On the monetary front, the ECB continues hiking and doing QT… yet buying peripheral bonds (i.e., Italy, Spain, Greece, Portugal, etc.) at the same time, attempting to close down core-periphery spreads (see below Italian vs. German bonds).
This combination of policies punishes bonds and the Euro. Anything that ameliorates the energy situation and / or reduces inflation could create a steep rebound in the short term, as the Euro seems quite oversold (-20% Year-To-Date [YTD] vs. USD).
Beyond this and in the longer term, Europe’s biggest risk is derived from the collapse of Eurussia ($16 ON CHIMERICA & EURUSSIA)4. Europe’s energy support programs could be here to stay, unless they are able to find an economic (i.e., cheap) alternative to those energy flows.
Finding a price
European companies—good and bad—are getting hammered in this environment and some are reaching long-term attractive levels.
Remember, I’m not trying to find the price, but a price.
For instance, I’m currently looking at Vonovia (Ticker: VNA), the largest real estate company in Europe. Vonovia manages 621k residential units and owns 550k of them, primarily in Germany (89%). A few additional company highlights:
At today’s share price (€19.2 ps), the company sits at the bottom of this year’s trading range (€19.2-52.61, down 64%) and at Q4 2014 levels
Market cap is ~€15bn vis à vis an Enterprise Value (EV) of ~€59bn; its high leverage (16.5x Net Debt / EBITDA, mostly long term and very cheap) amplifies any negative impact on the equity piece
Independently valued at ~€99bn (EPRA NTA, Net Tangible Assets) or ~€63 per share (ps), offering deep value at hefty (~70%) discount to NTA
Revenues this year of €2.75bn, EBITDA of €2.65bn and Net Income of €1.96bn
Dividend yield of 8.6%, Price to Earnings (PE) of 8.1x, Free Cash-Flow (FCF) yield of 12.4% with projected Revenue growth of ~17% and EBITDA growth of ~24%
This is a bet that Germany makes it through the crisis.
Markets are clearly not buying the current valuation of ~€63 per share. The only catalyst beyond improving macro relates to the fact that the company has put ~€13bn in assets on the market for sale, likely a Q1 event though. Macro-wise, not all is bad…
If these are disposed of anywhere close to their valuation—the use of those funds would go toward delevering—we might see a strong repricing to the upside.
A final housekeeping note. The last piece on the US dollar had the largest traction out of all the pieces I’ve written so far… for this I'm very grateful, thanks.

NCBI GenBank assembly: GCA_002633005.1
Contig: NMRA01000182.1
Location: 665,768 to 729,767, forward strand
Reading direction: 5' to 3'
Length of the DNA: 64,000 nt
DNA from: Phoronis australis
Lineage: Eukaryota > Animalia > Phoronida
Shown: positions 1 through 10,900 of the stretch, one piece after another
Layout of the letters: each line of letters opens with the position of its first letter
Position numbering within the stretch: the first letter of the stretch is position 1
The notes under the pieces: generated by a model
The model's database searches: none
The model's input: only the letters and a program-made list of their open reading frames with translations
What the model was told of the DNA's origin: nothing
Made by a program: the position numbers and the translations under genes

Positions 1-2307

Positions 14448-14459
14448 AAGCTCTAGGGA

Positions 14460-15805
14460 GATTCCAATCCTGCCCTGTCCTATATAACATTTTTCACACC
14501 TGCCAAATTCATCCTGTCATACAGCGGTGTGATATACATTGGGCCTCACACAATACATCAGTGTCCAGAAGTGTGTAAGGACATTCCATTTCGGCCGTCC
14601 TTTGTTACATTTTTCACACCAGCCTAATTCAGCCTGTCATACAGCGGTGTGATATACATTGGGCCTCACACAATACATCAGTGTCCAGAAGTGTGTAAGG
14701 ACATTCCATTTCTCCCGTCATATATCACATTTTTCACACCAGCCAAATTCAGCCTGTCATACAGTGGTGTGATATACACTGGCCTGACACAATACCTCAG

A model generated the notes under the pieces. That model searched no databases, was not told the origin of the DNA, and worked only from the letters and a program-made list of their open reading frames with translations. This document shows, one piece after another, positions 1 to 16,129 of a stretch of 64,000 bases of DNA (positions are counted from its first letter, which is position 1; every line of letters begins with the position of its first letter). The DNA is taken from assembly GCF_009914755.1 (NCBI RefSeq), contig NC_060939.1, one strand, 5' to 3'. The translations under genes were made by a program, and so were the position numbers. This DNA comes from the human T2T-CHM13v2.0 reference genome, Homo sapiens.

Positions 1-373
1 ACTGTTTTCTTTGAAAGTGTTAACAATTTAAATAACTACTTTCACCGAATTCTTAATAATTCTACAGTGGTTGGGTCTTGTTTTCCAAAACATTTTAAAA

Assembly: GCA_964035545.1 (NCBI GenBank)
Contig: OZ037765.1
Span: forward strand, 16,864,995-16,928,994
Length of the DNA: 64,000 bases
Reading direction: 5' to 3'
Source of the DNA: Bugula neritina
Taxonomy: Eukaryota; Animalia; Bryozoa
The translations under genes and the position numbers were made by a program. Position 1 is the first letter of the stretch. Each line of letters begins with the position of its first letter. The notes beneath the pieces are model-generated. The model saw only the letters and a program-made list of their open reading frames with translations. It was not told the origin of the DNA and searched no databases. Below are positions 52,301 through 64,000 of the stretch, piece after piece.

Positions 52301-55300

I’ve not shared this before, but I started this newsletter with the idea to offer a bit of “building in public” (i.e., sharing the intricacies of the newsletter, my takeaways, including KPIs and metrics).
I would be more than happy to do this in the interest of transparency, yet wonder if readers are curious / interested.
I’ve set up a poll for you to vote on this. Depending on the outcome of the poll and also—very importantly!—the amount of engagement (i.e., shares, likes, comments and subscriptions!), I will make a decision next week!
To be clear, this would be just a post every now and then and would not affect the delivery of my usual content.
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Thanks for reading,
I'm not arguing against these policies, they are probably necessary (to some extent). I'm not interested in what should be, only in what is.
It often is a matter of perception. The markets perceived this as fiscally irresponsible, particularly coming from a new administration that ran on cutting taxes. It does not necessarily have to do with strict fundamentals.
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I’m blatantly oversimplifying the matter. It is quite complicated and would take several posts to get anywhere close to explaining what went on that day.
Understood as the economic collaboration between Europe and Russia, where cheap Russian energy—natural gas in particular— would fuel Germany’s industry and Europe more broadly in exchange for funds. Foreign currency recycled into G7 claims. This is one of the pillars of the lowflation regime that underwrote the expansionary monetary policy from the 2010s.
Read more: $16 ON CHIMERICA & EURUSSIA
All credit to Zoltan Pozsar. This is his framework—summarized from one of his missives—aptly named “War and Industrial Policy” (available here for you free!).